This review has been hidden because it contains spoilers. To view it, click here. Illiad, arguably written around 750 b.c, entails showcasing the complexity around man's and woman's relationship with deities, politics and favouritism among the Greek gods, the futility of man's life in the face of war. Being one of the Great classics the Illiad lives up to it's expectations showcasing a reflection of ancient Greek society and their possessiveness towards their gods and the material possessions. Sacrifices towards Gods through burning fat bull thighs in fire, offering libations Illiad, arguably written around 750 b.c, entails showcasing the complexity around man's and woman's relationship with deities, politics and favouritism among the Greek gods, the futility of man's life in the face of war. Being one of the Great classics the Illiad lives up to it's expectations showcasing a reflection of ancient Greek society and their possessiveness towards their gods and the material possessions. Sacrifices towards Gods through burning fat bull thighs in fire, offering libations to their favorite gods by offering wines and hundreds of cattle sacrifices fill the pages of this epic. What stnds out though is the constant struggle among humans on the battlefields and amongst Gods on Mount Ida. We are introduced to Zeus, the God amongst Gods, ruler of the sky, the earth shaker while him brother Poseidon rules over the oceans covering the surface of the earth. They have a third brother Hades, ruling over the underworld looking after the deceased (the gates of Hades one passes in the afterlife as mentioned in Illiad). Along with these three there are other Greek gods involved in the fate of men comprising of Apollo, Ares, Hera, Hermes and Thetis. Though Achilles remains absent in most part of the book but his presence is deftly provided since his fate is sealed along with that of Hector, the horse tamer of Illiam.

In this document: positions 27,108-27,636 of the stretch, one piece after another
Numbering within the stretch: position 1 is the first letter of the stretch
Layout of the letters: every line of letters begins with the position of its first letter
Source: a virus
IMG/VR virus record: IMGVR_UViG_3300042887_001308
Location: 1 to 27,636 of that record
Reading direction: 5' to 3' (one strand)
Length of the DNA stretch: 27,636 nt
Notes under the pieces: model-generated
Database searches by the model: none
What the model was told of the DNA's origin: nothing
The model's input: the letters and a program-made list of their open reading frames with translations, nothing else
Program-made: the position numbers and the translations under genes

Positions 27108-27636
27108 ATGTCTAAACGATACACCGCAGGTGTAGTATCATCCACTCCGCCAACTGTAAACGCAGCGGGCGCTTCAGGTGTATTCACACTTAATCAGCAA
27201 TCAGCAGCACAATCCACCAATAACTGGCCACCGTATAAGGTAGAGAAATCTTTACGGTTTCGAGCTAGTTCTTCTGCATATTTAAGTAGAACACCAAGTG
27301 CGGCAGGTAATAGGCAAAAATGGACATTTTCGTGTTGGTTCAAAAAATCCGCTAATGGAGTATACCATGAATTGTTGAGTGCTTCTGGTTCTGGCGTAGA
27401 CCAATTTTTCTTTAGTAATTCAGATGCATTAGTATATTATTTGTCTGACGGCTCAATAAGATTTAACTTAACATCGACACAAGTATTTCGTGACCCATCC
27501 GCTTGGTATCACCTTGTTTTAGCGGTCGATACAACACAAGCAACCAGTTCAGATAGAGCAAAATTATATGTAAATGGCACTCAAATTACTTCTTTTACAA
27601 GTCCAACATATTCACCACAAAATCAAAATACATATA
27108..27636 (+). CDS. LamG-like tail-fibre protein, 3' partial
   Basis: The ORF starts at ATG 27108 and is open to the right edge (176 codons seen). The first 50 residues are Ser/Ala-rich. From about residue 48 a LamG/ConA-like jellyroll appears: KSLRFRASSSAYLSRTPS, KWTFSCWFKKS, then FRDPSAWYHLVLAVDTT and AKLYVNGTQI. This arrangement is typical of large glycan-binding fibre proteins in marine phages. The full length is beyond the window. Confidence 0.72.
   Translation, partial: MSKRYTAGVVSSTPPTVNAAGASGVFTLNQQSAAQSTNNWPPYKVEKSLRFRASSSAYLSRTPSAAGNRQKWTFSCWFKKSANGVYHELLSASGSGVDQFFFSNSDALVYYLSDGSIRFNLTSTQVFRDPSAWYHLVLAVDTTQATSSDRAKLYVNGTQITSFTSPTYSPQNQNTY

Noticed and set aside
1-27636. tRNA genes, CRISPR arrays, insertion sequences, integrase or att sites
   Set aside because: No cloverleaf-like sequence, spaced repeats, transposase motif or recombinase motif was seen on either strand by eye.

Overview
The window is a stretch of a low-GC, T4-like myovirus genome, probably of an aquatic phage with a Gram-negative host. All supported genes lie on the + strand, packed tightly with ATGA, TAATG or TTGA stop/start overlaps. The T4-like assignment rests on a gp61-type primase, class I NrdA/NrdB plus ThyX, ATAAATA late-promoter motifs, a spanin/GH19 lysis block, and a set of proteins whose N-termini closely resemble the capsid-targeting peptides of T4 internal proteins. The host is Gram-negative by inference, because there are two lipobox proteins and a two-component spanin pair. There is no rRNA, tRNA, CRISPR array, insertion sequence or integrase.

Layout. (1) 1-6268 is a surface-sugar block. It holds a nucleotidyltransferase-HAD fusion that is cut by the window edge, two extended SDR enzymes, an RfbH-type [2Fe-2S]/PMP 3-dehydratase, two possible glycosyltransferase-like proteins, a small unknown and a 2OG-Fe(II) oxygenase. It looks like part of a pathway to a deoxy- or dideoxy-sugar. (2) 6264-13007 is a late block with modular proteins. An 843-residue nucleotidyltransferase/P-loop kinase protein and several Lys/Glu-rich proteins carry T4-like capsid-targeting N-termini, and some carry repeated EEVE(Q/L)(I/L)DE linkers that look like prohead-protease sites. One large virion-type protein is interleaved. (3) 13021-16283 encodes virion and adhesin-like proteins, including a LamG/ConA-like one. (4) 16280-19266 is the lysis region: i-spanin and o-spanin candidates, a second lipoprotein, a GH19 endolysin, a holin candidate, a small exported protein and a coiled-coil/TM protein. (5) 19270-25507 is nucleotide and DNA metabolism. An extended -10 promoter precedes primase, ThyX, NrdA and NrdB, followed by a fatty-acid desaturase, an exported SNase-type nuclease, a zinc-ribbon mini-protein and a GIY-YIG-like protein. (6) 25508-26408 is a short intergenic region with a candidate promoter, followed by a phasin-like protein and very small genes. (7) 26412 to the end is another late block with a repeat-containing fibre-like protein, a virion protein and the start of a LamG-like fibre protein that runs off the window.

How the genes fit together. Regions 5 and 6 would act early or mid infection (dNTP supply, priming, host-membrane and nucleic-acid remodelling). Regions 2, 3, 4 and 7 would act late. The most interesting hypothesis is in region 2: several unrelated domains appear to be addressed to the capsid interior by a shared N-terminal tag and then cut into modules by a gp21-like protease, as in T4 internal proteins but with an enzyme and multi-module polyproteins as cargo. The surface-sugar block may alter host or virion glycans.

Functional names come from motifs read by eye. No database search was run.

7. 4 out of 5

    EMMANUEL

    I can't express how grateful for the insight that this book provided for me. I read the 1990’s edition of the Iliad , and this book literally was the foundation in which I will always rationalize life. I knew I had a very grounded perspective on how the conceptional view of reality was needed to be applied in, but this book provided "THE REALITY" of what life is and was life at the beginning of "TIME". As for the theme of the book, the content was definitely just as how the book's story is "War I can't express how grateful for the insight that this book provided for me. I read the 1990’s edition of the Iliad , and this book literally was the foundation in which I will always rationalize life. I knew I had a very grounded perspective on how the conceptional view of reality was needed to be applied in, but this book provided "THE REALITY" of what life is and was life at the beginning of "TIME". As for the theme of the book, the content was definitely just as how the book's story is "War and Death" by "Trudging through life in hopes of accomplishing home as the outcome destination". I never experienced such "Punch in the face" when I solidified the goal of all literature Ph.D professionals- "What was the life of the Greek's and Babylonian's? What's the significance of the Bible? Who is God? How does God exist? What is life? Are we really free? What is spiritually?" I for certain believe strongly that I had discovered the answer to the truth of the reality in which we live. It's so surprising how simple the concept is, that it's always in our existence, playing and influencing our every decision. Whether be psychological... To be continued.